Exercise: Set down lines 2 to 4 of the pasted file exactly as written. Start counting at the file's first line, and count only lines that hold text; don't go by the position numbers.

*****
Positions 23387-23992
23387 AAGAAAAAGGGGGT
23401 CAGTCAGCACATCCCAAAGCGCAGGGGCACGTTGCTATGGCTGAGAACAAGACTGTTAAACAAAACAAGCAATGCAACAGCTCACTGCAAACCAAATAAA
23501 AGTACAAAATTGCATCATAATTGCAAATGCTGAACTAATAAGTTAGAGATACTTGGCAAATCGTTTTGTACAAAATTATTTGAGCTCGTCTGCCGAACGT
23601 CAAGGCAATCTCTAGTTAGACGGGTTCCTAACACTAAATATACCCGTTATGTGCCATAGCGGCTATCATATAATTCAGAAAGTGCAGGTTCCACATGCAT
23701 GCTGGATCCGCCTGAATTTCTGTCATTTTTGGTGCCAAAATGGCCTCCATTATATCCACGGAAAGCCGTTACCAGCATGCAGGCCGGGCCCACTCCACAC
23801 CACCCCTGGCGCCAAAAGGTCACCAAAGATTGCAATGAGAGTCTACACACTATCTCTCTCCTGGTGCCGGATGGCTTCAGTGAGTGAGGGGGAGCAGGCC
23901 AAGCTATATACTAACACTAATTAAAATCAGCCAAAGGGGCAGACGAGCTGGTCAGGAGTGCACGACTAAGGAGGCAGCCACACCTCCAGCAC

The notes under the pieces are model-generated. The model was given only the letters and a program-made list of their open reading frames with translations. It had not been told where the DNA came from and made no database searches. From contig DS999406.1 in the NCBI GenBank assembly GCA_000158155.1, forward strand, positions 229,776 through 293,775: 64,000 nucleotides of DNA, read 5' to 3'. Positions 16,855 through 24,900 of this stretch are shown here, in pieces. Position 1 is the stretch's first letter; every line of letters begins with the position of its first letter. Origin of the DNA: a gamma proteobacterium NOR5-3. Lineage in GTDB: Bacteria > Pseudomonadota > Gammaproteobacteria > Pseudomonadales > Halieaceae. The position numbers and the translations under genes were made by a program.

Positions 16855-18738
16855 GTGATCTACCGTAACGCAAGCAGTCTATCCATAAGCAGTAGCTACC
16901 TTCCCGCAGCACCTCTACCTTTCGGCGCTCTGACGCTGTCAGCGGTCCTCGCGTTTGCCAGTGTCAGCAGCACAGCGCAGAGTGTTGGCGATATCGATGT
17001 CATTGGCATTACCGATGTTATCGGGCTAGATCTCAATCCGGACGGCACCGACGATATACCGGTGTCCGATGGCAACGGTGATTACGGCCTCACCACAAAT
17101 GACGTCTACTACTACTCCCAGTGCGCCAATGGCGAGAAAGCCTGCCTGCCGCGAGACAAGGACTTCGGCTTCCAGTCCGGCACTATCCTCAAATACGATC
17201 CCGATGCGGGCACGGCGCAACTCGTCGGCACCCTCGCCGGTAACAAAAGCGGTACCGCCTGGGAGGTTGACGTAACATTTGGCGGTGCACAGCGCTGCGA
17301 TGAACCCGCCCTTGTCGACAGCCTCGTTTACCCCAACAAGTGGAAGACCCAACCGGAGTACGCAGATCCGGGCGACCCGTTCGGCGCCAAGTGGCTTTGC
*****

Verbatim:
23387 AAGAAAAAGGGGGT
23401 CAGTCAGCACATCCCAAAGCGCAGGGGCACGTTGCTATGGCTGAGAACAAGACTGTTAAACAAAACAAGCAATGCAACAGCTCACTGCAAACCAAATAAA
23501 AGTACAAAATTGCATCATAATTGCAAATGCTGAACTAATAAGTTAGAGATACTTGGCAAATCGTTTTGTACAAAATTATTTGAGCTCGTCTGCCGAACGT